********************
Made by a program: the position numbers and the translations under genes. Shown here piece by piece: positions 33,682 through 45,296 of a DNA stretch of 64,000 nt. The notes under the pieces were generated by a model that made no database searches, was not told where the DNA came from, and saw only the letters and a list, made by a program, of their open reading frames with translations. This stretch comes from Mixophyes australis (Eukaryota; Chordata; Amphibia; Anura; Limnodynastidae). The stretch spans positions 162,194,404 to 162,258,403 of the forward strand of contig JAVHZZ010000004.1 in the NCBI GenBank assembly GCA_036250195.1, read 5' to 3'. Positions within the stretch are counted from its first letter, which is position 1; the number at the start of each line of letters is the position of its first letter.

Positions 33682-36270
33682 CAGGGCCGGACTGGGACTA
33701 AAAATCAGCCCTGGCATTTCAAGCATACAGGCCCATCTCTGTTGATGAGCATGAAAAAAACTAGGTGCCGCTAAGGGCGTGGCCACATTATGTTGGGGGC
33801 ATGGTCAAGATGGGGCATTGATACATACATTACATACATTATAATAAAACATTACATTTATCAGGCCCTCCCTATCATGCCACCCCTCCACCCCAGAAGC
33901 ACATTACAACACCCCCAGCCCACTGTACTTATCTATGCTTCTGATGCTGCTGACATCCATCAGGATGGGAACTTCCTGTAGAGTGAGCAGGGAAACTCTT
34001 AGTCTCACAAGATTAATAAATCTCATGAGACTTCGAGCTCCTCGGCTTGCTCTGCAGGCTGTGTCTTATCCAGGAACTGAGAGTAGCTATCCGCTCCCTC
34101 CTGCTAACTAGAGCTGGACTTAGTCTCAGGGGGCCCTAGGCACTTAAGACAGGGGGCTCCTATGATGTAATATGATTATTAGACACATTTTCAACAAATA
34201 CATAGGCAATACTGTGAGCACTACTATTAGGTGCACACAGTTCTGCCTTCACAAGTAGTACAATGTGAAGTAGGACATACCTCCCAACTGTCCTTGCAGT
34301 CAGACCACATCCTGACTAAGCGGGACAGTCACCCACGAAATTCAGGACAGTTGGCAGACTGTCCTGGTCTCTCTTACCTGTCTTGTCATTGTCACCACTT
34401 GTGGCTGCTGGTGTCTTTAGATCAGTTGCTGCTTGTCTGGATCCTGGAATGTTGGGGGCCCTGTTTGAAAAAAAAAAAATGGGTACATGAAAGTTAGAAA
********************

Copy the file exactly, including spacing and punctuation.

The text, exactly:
Made by a program: the position numbers and the translations under genes. Shown here piece by piece: positions 33,682 through 45,296 of a DNA stretch of 64,000 nt. The notes under the pieces were generated by a model that made no database searches, was not told where the DNA came from, and saw only the letters and a list, made by a program, of their open reading frames with translations. This stretch comes from Mixophyes australis (Eukaryota; Chordata; Amphibia; Anura; Limnodynastidae). The stretch spans positions 162,194,404 to 162,258,403 of the forward strand of contig JAVHZZ010000004.1 in the NCBI GenBank assembly GCA_036250195.1, read 5' to 3'. Positions within the stretch are counted from its first letter, which is position 1; the number at the start of each line of letters is the position of its first letter.

Positions 33682-36270
33682 CAGGGCCGGACTGGGACTA
33701 AAAATCAGCCCTGGCATTTCAAGCATACAGGCCCATCTCTGTTGATGAGCATGAAAAAAACTAGGTGCCGCTAAGGGCGTGGCCACATTATGTTGGGGGC
33801 ATGGTCAAGATGGGGCATTGATACATACATTACATACATTATAATAAAACATTACATTTATCAGGCCCTCCCTATCATGCCACCCCTCCACCCCAGAAGC
33901 ACATTACAACACCCCCAGCCCACTGTACTTATCTATGCTTCTGATGCTGCTGACATCCATCAGGATGGGAACTTCCTGTAGAGTGAGCAGGGAAACTCTT
34001 AGTCTCACAAGATTAATAAATCTCATGAGACTTCGAGCTCCTCGGCTTGCTCTGCAGGCTGTGTCTTATCCAGGAACTGAGAGTAGCTATCCGCTCCCTC
34101 CTGCTAACTAGAGCTGGACTTAGTCTCAGGGGGCCCTAGGCACTTAAGACAGGGGGCTCCTATGATGTAATATGATTATTAGACACATTTTCAACAAATA
34201 CATAGGCAATACTGTGAGCACTACTATTAGGTGCACACAGTTCTGCCTTCACAAGTAGTACAATGTGAAGTAGGACATACCTCCCAACTGTCCTTGCAGT
34301 CAGACCACATCCTGACTAAGCGGGACAGTCACCCACGAAATTCAGGACAGTTGGCAGACTGTCCTGGTCTCTCTTACCTGTCTTGTCATTGTCACCACTT
34401 GTGGCTGCTGGTGTCTTTAGATCAGTTGCTGCTTGTCTGGATCCTGGAATGTTGGGGGCCCTGTTTGAAAAAAAAAAAATGGGTACATGAAAGTTAGAAA